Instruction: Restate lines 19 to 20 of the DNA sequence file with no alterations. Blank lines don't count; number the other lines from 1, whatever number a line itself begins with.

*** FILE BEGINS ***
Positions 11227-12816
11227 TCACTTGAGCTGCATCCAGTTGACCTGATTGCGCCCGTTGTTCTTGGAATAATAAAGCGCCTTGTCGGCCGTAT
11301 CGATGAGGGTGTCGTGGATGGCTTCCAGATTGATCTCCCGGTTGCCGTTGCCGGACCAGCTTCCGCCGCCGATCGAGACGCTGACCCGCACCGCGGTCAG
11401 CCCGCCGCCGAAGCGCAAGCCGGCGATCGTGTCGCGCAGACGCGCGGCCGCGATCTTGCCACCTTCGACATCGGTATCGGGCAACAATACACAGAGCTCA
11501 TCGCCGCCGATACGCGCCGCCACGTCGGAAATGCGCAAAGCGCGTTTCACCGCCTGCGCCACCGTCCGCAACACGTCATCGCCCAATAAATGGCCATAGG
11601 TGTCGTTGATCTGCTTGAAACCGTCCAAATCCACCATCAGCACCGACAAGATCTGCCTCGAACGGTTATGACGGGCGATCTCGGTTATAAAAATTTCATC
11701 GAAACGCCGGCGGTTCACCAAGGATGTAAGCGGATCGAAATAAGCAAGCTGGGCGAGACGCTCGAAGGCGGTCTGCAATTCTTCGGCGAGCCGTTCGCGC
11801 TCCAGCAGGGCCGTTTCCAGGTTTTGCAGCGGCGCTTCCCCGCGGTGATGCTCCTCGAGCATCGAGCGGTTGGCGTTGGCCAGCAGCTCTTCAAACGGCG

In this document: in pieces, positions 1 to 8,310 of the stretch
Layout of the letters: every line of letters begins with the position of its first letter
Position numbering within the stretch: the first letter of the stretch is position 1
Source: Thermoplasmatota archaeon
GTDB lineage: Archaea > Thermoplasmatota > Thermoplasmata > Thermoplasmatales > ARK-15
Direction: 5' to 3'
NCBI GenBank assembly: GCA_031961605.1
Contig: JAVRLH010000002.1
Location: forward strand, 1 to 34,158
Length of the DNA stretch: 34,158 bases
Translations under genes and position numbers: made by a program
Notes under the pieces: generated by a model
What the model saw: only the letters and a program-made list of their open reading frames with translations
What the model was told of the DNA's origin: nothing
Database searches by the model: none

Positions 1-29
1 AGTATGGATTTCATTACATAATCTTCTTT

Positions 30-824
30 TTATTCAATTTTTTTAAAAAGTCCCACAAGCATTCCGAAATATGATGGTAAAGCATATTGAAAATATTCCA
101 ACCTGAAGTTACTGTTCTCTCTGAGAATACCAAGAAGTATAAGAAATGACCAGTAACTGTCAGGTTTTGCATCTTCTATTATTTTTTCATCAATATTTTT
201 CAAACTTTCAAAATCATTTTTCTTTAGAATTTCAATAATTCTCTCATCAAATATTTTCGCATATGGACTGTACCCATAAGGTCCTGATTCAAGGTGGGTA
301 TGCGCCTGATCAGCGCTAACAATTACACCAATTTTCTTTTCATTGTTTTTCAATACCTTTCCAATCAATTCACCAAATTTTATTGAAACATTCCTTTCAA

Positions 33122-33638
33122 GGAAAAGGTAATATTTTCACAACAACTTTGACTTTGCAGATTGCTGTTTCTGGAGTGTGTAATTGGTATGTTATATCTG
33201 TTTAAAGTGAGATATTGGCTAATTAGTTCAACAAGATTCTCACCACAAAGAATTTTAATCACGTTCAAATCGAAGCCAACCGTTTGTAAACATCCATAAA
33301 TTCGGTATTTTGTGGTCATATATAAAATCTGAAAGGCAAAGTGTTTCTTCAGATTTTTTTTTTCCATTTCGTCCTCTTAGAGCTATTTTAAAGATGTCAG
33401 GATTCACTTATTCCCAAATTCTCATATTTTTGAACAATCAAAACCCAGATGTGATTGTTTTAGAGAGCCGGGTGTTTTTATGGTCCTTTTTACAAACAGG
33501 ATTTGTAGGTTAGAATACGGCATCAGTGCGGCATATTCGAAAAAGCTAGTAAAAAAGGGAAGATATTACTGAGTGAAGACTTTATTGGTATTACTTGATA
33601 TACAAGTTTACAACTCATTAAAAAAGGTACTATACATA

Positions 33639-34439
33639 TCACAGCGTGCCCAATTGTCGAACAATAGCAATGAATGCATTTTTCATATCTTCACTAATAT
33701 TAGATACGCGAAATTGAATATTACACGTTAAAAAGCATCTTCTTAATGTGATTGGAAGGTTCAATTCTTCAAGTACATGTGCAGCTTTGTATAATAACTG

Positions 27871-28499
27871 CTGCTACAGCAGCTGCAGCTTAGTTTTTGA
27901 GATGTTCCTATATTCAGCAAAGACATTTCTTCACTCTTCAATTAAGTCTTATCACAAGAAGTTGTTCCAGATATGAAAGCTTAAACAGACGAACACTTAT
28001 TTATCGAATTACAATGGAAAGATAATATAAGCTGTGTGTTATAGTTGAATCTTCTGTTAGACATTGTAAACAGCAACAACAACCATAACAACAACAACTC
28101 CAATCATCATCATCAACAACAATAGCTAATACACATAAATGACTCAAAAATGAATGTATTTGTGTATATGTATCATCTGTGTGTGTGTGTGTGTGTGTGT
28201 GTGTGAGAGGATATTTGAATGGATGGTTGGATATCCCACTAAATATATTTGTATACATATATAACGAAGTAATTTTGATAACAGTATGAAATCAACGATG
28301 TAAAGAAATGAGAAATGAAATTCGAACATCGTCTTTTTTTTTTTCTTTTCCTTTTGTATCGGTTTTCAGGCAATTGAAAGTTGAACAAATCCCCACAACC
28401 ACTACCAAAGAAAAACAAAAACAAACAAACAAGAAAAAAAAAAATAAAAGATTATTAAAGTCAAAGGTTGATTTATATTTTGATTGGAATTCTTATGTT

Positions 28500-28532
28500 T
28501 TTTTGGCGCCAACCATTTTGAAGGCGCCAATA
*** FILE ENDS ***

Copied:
Translations under genes and position numbers: made by a program
Notes under the pieces: generated by a model